I realize that #MeToo hasn’t been on the front page all that much lately and even Epstein (who didn’t kill himself) has been shoved to the side by the impeachment follies. But both of those stories highlighted something that’s still worth considering. A common thread in so many of those tales, as well as some of the President’s alleged earlier exploits, involved people (almost always women) who had received settlements but only on the condition that they sign nondisclosure agreements, effectively silencing them.
These agreements not only prevented them from telling their stories, but also kept the public (and perhaps even law enforcement) in the dark for years on end. Is that a net positive for women signing them or is it perhaps time that we do away with such contracts? That’s the question being posed by Debra S. Katz and Lisa J. Banks at the Washington Post this week. And perhaps somewhat surprisingly, both of these women conclude that doing away with NDAs isn’t going to solve the sexual harassment problem.
Given the shocking disclosures of the #MeToo movement, it’s unsurprising that [Ruth Bader Ginsburg], along with many women’s rights activists, now questions or even advocates banning the use of NDAs in sexual harassment cases. This position is misguided. There is a crucial difference between correcting past wrongs and removing the option for confidentiality going forward. Like many civil rights lawyers, we know firsthand that truly voluntary NDAs can be essential to our clients receiving adequate compensation and achieving closure after a traumatic experience.
Our clients have often struggled for months, sometimes years, to manage the effects of being sexually harassed at work before making the difficult decision to seek legal advice. Almost uniformly, they have suffered anxiety, depression, insomnia or other hardships while trying to avoid their harasser, redirect his behavior, navigate a dysfunctional corporate complaint process and avoid retaliation.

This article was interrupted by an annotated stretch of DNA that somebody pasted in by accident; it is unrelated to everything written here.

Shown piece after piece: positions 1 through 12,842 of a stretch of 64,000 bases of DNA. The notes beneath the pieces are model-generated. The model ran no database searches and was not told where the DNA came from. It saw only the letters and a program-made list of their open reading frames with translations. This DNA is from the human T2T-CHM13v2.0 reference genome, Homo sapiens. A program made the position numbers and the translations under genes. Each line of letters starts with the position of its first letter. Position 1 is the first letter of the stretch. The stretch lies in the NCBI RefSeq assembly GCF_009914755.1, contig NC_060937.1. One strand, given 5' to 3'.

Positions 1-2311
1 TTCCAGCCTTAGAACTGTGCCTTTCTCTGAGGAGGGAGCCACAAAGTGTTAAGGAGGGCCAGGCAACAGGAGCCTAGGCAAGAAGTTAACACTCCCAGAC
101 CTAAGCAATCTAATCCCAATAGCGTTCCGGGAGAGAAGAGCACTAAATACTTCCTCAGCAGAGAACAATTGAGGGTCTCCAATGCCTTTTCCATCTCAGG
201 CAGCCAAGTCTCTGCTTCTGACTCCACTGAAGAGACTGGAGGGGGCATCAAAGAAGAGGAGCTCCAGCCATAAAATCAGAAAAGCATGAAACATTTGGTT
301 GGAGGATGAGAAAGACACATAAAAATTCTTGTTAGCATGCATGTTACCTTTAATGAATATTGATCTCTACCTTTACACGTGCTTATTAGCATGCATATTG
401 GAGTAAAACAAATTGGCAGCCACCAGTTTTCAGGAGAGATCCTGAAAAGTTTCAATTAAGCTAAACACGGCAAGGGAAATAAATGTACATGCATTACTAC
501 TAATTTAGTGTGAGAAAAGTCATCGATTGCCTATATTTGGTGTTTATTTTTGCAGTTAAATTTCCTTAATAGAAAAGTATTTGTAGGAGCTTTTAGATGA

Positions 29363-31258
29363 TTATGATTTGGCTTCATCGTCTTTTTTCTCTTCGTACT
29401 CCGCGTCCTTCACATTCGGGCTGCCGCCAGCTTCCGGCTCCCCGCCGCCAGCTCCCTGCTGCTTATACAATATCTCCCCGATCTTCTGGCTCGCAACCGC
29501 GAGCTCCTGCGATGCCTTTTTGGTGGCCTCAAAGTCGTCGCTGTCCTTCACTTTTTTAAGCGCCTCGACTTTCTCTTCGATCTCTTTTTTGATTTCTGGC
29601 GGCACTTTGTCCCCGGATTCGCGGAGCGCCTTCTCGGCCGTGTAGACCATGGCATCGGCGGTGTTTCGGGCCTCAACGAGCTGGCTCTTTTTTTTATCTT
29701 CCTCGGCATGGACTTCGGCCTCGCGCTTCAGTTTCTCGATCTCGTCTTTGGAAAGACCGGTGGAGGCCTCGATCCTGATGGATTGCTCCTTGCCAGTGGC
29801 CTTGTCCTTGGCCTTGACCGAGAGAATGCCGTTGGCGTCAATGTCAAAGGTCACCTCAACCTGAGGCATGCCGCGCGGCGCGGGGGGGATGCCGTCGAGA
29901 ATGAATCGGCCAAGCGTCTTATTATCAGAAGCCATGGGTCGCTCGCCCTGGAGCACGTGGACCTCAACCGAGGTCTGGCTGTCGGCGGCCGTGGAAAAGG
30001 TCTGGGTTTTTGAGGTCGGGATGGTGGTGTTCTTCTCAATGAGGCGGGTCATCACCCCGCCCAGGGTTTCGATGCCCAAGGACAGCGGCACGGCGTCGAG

The authors are making the point that for many women who find themselves in such positions, they wind up out of work after such conflicts with their employers. Particularly for lower-income women, it may be impossible to make ends meet and keep up with the bills while they look for a new position and seek help for the trauma they’ve experienced. They also may not be able to afford a good attorney to take on their case. As such, a healthy settlement from their old employer could be the only way they manage to keep their heads above water. But the employer is unlikely to hand over a significant payday without an NDA to cover their backsides.
I suppose I can’t entirely deny the logic behind that, but the reality they’re describing still stinks on ice. With that said, I will point out a couple of things here. First, it’s impossible to ignore that the authors are described as “civil rights lawyers and founding partners of Katz, Marshall & Banks.” Not to sound too cynical here, but the authors are lawyers who specialize in cases where they arrange NDAs and payments for such women so of course, they would see the benefits of them.
Another point that I’ve brought up before is that when we’re talking about adults, everyone is responsible for making their own choices and living with them. Nobody can make you sign an NDA. But if you do sign it and take the money, you’ve sort of put yourself in the position of being silenced willingly. I realize that sounds harsh, particularly when talking about vulnerable people who’ve been through something traumatic, but it’s a reality.
But it’s still a rotten situation for the women involved. They are basically finding themselves in a situation where their opportunity to expose their abusers and seek justice is traded away for a tidy pile of cash. And if the perpetrator is a serial abuser, that can mean many cases of justice being greatly delayed or entirely denied.
But is there any sort of solution available? The authors note that Ginsburg has suggested that “courts should not enforce settlement agreements that contain such NDAs.” But what does that solve? As soon as the word gets out that the courts are willing to simply ignore the contract and allow the victim to speak, employers will lose all incentive to offer a healthy settlement. And then the women are right back where they started, frequently with no job and painful trauma, now multiplied by the possibility of going bankrupt or losing their homes.
I hadn’t really thought this through before now, but I’m afraid I have to admit that Katz and Banks may be making a valid point. It’s a crappy situation that few of us will probably be happy with, but eliminating NDAs might actually wind up making bad situations worse and do little or nothing to squelch cases of sexual harassment.